Ocean microbes cause climate changes, new study finds after researchers at the University of San Diego have recreated the ocean-atmosphere environment in order to determine the process of sea spray formation. According to their recent findings, important climate changes occurring within the Earth’s atmosphere may be caused by specific bacteria living in the waters of the ocean.
For decades, it was believed that climate changes are a direct consequence of man’s behavior. Yet, recent studies show that there could be internal factors, as well, contributing to the pollution of the Earth’s atmosphere.
The most illustrative example in this case is the recent research that scientists at the San Diego University have performed to better understand the process of sea spray formation. They have, thus, discovered that the sea spray that is released in the atmosphere is responsible for many of the changes occurring in the structure of the clouds.
The modified structure of the clouds is, in turn, affecting climate changes as clouds can no longer protect the Earth from the powerful sunrays. The explanation they have provided has a lot to do with the marine bacteria they have identified while recreating the ocean-atmosphere environment.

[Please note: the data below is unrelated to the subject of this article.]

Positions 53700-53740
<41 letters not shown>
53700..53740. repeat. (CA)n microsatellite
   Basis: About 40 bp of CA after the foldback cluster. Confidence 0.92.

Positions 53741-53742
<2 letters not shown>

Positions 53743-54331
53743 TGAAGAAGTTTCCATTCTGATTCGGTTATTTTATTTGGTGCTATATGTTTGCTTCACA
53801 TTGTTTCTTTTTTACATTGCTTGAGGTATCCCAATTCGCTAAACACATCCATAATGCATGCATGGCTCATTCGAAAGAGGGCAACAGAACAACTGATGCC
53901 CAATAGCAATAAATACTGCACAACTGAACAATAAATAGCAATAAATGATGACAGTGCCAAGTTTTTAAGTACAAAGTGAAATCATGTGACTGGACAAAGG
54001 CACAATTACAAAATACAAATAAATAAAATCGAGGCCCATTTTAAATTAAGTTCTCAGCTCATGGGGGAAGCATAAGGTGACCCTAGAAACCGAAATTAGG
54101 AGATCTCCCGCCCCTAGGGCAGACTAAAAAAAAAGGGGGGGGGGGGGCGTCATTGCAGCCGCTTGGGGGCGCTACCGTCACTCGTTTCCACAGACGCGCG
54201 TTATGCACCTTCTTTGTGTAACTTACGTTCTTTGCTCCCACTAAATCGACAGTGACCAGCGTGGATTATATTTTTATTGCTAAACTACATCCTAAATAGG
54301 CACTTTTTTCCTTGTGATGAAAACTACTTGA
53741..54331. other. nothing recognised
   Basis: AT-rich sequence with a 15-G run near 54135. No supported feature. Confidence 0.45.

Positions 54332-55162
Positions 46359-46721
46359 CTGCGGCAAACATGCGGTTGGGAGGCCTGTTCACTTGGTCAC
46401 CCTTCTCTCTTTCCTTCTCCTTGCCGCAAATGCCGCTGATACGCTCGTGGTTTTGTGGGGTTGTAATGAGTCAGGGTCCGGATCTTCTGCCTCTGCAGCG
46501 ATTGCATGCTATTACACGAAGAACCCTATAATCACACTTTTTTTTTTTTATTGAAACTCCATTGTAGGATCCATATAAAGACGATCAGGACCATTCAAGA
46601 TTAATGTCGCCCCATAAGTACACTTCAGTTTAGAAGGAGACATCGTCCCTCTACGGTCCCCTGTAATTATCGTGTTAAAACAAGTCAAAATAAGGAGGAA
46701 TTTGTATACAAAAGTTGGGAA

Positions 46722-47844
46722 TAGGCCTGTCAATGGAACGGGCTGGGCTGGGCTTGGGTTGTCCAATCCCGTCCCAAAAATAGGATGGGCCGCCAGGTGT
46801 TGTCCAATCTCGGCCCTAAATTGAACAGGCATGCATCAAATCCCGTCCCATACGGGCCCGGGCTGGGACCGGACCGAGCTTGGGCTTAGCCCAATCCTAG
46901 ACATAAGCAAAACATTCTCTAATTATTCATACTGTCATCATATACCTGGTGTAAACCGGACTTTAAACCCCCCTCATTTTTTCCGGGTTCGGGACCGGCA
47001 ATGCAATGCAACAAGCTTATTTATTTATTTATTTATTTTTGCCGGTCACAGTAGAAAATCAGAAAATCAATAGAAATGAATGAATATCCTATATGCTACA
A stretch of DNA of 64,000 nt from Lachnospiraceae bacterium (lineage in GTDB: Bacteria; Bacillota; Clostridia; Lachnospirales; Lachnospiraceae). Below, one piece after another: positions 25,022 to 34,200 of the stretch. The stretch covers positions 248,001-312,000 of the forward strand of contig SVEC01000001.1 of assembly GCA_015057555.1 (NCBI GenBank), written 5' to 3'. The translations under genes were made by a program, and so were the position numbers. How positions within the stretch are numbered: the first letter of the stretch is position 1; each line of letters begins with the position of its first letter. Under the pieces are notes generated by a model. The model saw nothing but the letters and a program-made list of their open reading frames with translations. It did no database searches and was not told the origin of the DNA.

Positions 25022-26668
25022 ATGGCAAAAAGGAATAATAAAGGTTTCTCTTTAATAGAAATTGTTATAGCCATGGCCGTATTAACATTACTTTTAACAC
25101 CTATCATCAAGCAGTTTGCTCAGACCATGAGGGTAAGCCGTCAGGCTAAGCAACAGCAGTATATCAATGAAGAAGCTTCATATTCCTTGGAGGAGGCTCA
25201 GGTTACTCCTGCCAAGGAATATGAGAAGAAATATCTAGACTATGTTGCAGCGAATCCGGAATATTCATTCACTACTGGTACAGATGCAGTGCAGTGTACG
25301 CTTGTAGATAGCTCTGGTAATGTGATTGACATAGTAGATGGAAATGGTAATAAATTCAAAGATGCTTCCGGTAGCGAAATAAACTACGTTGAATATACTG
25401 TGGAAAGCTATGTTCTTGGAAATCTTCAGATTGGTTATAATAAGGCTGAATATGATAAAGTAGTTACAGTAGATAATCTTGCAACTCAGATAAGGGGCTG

In order for the study to be relevant, scientists have added 3,400 gallons of natural seawater, which was withdrawn from the California coast into a 33-meter-long tank. The container was technically enhanced in order to recreate the ocean’s natural waves.
Further observations and calculations have revealed that the levels of water-soluble molecules varied within the seawater as the study progressed. These lipids led later on to the formation of bubble-like structures on the surface of the water, which were released into the atmosphere causing cloud changes.
In spite of the important discovery that scientists have now made, further researches are required in order to better understand the process of air spray formation. In addition, scientists need to clearly determine how the structure of the cloud really changes upon the release of the molecules into the air.
Another important aspect that researchers will most likely look into in the near future is cloud brightness. This feature is extremely important as it can determine whether the brightness of the cloud helps conserve Sun’s energy or, on the contrary, whether it acts as a mirror reflecting the sunrays away from the water’s surface.
The most ardent question, however, that the recent findings raise has to do with the influence of the oceanic bacteria on humans’ health condition. Although the hypothesis has not yet been confirmed by authorized medical experts, researchers claim the impact of the biological compounds on humans, in general, and beachgoers, in particular, should not be neglected.
Image Source: Vineyard Gazette